The lack of posts here has little to do with enthusiasm and much to do with the weather. When its been good weather, I have been elsewhere, and when I’m all set to go to the paddocks, the weather turns viral.
But I loaded up the Driazabone (and they are which is why they are so good), and headed out. The weather went from inclement to downright foggy. I had trouble seeing cars coming along the track to the forest.
And it really didn’t get much better. However a good trusty tripod is such a good thing, even if its a bit heavy. Or gets left behind in the marshes and requires a return trip just to retrieve the missing tripod in the middle of the night. (Don’t ask, just put it down to old timers forgetfulness).
I’ve taken of late to shooting from the tripod with it very low to the ground, legs stretched out and laying behind it. It gives the feeding birds an interesting perspective and makes the depth-of-field, both a challenge and an opportunity. Harder to nail focus on small birds, but when it does the soft backgrounds don’t get in the way. The robins on the moss beds are standing on a very narrow sharp area and everything else is out of focus. Old bones do creak a bit when I get up to move but.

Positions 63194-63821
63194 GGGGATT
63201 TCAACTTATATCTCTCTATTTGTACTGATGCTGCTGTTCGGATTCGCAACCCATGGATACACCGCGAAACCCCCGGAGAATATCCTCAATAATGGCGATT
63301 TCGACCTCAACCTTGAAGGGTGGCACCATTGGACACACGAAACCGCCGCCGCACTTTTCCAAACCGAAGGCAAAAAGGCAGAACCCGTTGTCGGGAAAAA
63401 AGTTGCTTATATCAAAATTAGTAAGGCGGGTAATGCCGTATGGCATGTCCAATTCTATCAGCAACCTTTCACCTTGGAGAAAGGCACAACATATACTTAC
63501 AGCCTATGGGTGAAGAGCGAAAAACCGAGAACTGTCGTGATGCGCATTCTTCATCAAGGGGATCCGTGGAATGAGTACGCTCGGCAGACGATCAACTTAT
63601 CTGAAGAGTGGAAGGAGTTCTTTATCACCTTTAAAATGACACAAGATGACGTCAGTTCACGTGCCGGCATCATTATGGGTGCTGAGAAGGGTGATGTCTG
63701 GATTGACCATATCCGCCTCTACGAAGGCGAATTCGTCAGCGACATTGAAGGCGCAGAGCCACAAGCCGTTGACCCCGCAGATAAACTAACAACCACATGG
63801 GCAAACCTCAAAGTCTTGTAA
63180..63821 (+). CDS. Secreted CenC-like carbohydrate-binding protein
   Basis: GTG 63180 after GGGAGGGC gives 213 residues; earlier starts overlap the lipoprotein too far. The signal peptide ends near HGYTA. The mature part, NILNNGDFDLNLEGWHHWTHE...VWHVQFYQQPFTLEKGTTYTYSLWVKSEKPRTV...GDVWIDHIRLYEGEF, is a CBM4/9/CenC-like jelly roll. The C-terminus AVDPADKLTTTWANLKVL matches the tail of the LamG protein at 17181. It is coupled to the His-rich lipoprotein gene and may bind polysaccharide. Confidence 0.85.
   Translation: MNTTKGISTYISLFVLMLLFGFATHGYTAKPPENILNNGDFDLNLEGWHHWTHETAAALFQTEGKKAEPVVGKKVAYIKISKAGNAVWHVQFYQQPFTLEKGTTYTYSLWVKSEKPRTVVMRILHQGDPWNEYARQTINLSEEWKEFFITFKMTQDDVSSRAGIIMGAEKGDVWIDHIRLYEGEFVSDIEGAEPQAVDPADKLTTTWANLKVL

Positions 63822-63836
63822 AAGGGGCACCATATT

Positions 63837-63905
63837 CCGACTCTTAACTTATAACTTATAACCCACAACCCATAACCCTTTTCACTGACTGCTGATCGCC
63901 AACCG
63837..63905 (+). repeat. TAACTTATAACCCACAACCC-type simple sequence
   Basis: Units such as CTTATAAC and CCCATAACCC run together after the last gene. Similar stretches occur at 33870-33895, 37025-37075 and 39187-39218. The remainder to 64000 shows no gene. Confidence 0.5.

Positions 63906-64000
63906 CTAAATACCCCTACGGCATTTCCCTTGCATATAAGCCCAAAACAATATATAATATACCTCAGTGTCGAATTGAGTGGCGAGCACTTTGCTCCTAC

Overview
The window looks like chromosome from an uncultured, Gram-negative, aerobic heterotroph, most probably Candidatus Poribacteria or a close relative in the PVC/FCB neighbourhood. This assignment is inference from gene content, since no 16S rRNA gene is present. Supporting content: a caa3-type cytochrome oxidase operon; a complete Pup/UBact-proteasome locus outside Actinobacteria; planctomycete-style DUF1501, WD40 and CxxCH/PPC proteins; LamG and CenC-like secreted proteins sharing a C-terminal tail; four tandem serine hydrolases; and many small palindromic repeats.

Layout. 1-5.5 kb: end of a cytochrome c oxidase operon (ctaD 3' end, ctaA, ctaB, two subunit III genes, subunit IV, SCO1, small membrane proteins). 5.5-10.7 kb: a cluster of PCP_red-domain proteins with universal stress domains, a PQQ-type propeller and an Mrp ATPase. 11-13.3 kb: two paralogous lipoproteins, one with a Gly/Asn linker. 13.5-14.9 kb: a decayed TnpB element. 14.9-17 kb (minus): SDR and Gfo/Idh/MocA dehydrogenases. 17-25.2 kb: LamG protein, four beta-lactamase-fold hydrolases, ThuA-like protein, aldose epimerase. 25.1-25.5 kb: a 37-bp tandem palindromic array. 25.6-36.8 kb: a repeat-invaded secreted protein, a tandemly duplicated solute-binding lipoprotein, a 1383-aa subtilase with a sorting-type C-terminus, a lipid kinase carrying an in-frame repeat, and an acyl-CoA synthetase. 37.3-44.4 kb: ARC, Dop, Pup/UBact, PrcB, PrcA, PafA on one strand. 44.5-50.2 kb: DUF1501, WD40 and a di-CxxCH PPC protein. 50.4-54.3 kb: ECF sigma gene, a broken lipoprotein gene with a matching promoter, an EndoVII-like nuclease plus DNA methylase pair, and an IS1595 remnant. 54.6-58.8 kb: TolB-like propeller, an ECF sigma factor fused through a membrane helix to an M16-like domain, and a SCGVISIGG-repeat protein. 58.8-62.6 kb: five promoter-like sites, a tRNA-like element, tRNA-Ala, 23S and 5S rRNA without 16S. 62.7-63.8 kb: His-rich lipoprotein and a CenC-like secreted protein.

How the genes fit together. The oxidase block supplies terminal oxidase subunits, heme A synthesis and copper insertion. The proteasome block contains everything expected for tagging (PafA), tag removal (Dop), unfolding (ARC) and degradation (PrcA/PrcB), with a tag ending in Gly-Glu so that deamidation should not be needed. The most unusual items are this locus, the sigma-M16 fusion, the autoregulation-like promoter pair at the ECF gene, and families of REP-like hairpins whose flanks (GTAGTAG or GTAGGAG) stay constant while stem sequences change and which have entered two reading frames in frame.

The wonderful thing about mist for a photographer is soft delicate light that comes from it all, and the lovely moody effects it adds to landscapes. It’s a bit tough through when the bird is about 8 metres away and the mist makes the image all soft and fuzzy.
But as a photographer mate says, “The light now melds over everything it touches”, and he’s right. No harsh shadows, no contrasts, soft muted colours and light that edges its way around three dimensionally. Super.
The robins have indeed become conspicuously absent the past few times. The much anticipated flock hasn’t eventuated and its really small isolated families that move rapidly from place to place. But there are a few gems among them.